Rheologics Inc. and Visco Technologies Inc. | Date: 2005-05-17
SCANNING CAPILLARY VISCOMETERS FOR MEASURING THE VISCOSITY OF CIRCULATING UNADULTERATED BLOOD FOR RESEARCH USE.
Rheologics Inc. and Visco Technologies Inc. | Date: 2001-10-26
Scanning capillary viscometers for measuring the viscosity of circulating unadulterated blood for treatment use. PROVIDING PRODUCT DEVELOPMENT SERVICES FOR THIRD PARTIES IN THE FIELD OF PHARMACEUTICALS AND DIAGNOSTICS FOR THE TREATMENT AND DIAGNOSIS OF HUMAN DISEASE.
Visco Technologies Inc. | Date: 2001-10-26
scanning capillary viscometers for measuring the viscosity of circulating unadulterated blood for research use. scanning capillary viscometers for measuring the viscosity of circulating unadulterated blood for treatment use. providing product development services for third parties in the field of pharmaceuticals and diagnostics for the treatment and diagnosis of human disease.
Hara Y.,Nihon University |
Kawada N.,Hitachi Ltd. |
Shirai K.,Nihon University |
Kobayashi Y.,Nihon University |
And 3 more authors.
Journal of Japan Institute of Electronics Packaging | Year: 2011
A means of inspecting the height of minute balls using an optical system with two cameras and a lighting system is described. The two cameras detect the minute balls from a vertical direction and from an oblique direction. In the images produced, bright highlights can be observed on the balls. When the height of the minute balls is changed, the position of the bright spots in the oblique image shifts laterally. In order to measure the amount of shift in the image, it is necessary to match the two images to compare the position of the spots. In this study, a method of correcting the distortion of the images is proposed. The method uses a standard pattern in which black circle patterns are regularly arranged to measure distortion. The method can be applied to correcting the asymmetric curve distortion of images. Using this technique, the position error between the two images was corrected to within 0.027809 pixels. The result of an experiment using steel balls with a height change of 100mm is shown. The result shows that the height change can be detected as a spot shift of approximately 10 pixels.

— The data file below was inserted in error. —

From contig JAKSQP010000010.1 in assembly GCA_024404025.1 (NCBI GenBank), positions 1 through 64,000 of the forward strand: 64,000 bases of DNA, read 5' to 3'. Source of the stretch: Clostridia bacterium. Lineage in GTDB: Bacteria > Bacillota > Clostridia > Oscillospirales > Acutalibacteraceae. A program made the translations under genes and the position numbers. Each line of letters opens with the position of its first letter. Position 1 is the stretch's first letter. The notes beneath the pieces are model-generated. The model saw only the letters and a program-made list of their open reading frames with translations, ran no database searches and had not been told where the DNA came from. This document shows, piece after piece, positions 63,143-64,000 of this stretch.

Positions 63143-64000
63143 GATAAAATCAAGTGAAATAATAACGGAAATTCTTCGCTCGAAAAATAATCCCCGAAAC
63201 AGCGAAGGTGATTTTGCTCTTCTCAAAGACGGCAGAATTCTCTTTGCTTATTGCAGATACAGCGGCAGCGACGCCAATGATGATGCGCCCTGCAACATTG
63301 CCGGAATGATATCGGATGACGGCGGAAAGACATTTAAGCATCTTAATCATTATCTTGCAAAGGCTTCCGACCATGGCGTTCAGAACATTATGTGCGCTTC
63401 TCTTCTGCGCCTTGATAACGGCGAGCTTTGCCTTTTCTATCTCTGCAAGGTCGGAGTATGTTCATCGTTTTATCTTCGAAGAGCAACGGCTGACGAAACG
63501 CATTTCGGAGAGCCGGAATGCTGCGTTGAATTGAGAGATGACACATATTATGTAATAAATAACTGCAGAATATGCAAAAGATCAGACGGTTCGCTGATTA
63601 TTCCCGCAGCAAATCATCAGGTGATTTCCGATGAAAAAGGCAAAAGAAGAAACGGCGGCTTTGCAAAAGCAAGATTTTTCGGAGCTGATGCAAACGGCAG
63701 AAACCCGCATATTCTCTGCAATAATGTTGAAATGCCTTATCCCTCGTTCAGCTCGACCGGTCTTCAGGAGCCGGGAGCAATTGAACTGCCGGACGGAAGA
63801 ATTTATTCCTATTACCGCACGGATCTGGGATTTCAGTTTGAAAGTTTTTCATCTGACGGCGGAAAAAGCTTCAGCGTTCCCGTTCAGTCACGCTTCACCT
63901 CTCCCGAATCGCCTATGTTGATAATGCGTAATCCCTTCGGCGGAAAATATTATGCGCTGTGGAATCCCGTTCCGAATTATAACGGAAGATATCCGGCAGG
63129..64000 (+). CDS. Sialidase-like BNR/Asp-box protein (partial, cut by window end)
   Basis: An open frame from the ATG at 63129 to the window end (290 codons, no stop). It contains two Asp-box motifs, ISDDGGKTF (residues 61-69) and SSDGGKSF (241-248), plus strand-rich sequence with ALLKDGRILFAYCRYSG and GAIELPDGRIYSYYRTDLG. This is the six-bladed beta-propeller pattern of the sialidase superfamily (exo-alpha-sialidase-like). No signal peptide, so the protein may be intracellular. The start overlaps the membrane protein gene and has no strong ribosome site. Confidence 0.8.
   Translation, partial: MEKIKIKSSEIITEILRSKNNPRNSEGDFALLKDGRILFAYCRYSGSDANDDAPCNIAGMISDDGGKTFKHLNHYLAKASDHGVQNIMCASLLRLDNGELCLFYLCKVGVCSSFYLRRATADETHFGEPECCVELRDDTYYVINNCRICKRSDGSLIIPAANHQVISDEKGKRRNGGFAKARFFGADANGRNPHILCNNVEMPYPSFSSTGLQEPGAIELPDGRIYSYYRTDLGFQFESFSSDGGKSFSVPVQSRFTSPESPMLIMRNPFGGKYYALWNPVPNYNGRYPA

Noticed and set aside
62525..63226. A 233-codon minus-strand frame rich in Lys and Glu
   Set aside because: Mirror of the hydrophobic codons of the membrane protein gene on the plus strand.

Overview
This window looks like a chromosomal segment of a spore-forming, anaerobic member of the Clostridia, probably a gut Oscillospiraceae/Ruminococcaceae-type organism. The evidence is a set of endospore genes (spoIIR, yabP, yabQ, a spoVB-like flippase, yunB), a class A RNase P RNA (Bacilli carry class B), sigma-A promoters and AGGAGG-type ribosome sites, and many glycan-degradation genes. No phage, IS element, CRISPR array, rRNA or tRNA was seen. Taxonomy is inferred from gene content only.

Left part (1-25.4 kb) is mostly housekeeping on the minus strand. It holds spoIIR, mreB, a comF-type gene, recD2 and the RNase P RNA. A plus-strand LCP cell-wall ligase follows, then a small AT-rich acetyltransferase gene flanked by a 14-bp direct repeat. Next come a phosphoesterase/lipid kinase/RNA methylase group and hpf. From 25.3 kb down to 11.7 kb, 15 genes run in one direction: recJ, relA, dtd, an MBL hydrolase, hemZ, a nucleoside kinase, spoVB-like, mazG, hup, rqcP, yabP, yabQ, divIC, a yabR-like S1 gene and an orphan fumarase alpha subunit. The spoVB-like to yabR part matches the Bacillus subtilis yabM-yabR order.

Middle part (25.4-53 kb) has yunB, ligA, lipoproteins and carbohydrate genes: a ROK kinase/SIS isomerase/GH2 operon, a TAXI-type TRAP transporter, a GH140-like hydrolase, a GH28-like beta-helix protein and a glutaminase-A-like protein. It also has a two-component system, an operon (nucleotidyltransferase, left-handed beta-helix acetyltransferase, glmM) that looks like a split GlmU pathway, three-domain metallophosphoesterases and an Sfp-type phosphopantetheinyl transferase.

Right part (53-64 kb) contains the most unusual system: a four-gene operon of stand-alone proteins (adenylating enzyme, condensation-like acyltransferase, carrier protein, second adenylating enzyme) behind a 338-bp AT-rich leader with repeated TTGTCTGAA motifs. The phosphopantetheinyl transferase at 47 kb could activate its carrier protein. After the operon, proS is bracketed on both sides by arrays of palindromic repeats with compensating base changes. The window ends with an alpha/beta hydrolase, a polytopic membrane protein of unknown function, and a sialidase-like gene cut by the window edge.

Hara Y.,Nihon University |
Tanaka H.,Nihon University |
Takizawa S.,Visco Technologies Corporation |
Sugano J.,Visco Technologies Corporation
Journal of Japan Institute of Electronics Packaging | Year: 2014
This paper describes an automated method of visually inspecting printed wiring board patterns. With existing inspection methods, a detected pattern is first binarized, and then out-of-rule features or unmatched portions between the detected pattern and the standard pattern are detected as defects. The proposed inspection method detects both deformation and discoloration of the pattern as defects. The conventional inspection method for this purpose subtracts a standard pattern from the pattern to be inspected in gray scale. If the sum of subtraction exceeds the criteria, it is judged that there is a defect in the pattern. This method often gives rise to false alarms, judging deformation within tolerance levels and misalignments as defects. The new inspection method takes account of the direction of the density change of the pattern edge for subtraction. Experimental results revealed the effectiveness of the proposed method to suppress false alarms compared with the conventional method.